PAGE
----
Paying For Internships?

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“I can’t put enough emphasis on the advantage of experience,” says Mary Mahoney, assistant director of Career Services at the University of Tennessee. “It really gives the student a competitive edge.” Internships are an essential tool for student to gain that ever-important “real world experience” that will make them viable employees, despite fierce competition in an economic downturn. Entry level jobs are seeing hundreds of applicants like never before and it takes the truly motivated to get out there and prove they have the interest, the commitment and the desire to move ahead in their careers.

There are many different kinds of internships for those who will work for free, but some wonder if the paying types have gone extinct. “We used to pay, but we’re not doing that anymore,” explained Tom Triozzi, senior VP of BellAtlantic. “We ask them to work for free for a great work experience.” In this economy, even the competition for unpaid student intern positions has become so fierce that the NY Times reported some students are actually paying for their unpaid internship positions! “It’s kind of crazy,” said David Gaston, director of the University of Kansas career center. “The demand for internships in the past 5, 10 years has opened up this huge market.” One student’s parents paid $8,000 to get him an unpaid internship at Ford Models this summer, which was an opportunity, his parents say, he wouldn’t have gotten otherwise.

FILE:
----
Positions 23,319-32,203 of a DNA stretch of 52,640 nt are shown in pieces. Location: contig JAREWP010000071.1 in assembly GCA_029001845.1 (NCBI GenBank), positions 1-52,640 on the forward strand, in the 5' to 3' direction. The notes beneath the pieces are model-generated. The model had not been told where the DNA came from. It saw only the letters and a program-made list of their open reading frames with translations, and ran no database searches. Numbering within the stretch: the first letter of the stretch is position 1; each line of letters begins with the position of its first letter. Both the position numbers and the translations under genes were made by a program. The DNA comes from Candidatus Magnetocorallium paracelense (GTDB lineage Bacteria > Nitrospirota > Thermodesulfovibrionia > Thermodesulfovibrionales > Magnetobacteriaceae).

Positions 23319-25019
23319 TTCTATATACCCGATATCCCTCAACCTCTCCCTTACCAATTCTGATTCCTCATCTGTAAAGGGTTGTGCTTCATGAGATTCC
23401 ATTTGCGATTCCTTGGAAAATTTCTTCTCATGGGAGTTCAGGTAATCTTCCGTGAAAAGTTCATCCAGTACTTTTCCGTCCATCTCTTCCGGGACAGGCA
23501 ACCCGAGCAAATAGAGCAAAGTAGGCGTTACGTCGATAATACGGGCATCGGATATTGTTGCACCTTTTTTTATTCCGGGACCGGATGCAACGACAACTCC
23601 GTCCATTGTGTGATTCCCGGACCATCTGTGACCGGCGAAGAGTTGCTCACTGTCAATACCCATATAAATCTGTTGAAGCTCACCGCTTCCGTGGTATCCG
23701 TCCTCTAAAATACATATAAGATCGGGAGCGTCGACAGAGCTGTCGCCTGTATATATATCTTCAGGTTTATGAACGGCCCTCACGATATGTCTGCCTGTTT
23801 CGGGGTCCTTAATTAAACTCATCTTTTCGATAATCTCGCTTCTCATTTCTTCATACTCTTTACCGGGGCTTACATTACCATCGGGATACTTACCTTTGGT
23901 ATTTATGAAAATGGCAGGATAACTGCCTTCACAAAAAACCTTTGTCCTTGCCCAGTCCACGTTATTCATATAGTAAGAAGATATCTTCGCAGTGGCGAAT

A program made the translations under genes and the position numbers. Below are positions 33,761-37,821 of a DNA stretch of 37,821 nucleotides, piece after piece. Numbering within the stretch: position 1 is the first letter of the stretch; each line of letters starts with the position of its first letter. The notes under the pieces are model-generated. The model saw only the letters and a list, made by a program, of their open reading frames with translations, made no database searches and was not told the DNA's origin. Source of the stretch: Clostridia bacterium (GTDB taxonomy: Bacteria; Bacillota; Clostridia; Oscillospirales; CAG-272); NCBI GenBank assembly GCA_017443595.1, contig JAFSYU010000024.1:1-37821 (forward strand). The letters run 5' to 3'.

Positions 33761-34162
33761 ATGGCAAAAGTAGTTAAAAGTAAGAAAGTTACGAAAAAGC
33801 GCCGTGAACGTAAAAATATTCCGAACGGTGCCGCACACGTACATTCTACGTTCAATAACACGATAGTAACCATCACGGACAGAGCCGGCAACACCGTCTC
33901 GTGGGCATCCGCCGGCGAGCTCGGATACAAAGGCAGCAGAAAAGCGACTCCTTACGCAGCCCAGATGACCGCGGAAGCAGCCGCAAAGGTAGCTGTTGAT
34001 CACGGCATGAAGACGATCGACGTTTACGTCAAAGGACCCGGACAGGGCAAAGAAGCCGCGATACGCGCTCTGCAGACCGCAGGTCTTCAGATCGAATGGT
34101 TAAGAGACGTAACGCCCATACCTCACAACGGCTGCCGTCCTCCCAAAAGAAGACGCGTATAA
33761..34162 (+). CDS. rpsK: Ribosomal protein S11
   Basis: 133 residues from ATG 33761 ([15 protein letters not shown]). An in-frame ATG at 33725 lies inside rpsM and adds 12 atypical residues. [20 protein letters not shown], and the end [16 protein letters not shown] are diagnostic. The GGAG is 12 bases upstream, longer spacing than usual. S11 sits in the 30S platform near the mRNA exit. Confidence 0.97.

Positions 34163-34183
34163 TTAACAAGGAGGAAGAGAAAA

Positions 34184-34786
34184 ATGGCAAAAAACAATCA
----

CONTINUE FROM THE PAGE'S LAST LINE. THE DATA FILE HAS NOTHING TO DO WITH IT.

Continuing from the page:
Some students wonder, “Is it really worth paying for unpaid internships?” Well, positions are sparse. The National Association of Colleges and Employers says that overall, summer internships have decreased by 21% since last year as companies trim their budgets. Competition is so fierce that 9,000 applicants paid the “University of Dreams” up to $8,000 to get a guaranteed internship position this year (which is up 30% from 2008). Even so, students who have to work for economic hardship reasons are finding it nearly impossible to compete in such a market.

Yet the news is not all gloomy, experts suggest. Target, for instance, has held onto their paid internship programs to help them find the best and the brightest workers. “We get a lot of great talent,” comments Target recruiter Victor Rota. “Seventy to eighty percent of them come back to work for us, so the return on the investment is there.” Additionally, the National Association of Colleges and Employers found that companies that do offer paid internships are increasing the hourly wage by 5% on average, which takes the national average to $17.13/hour.

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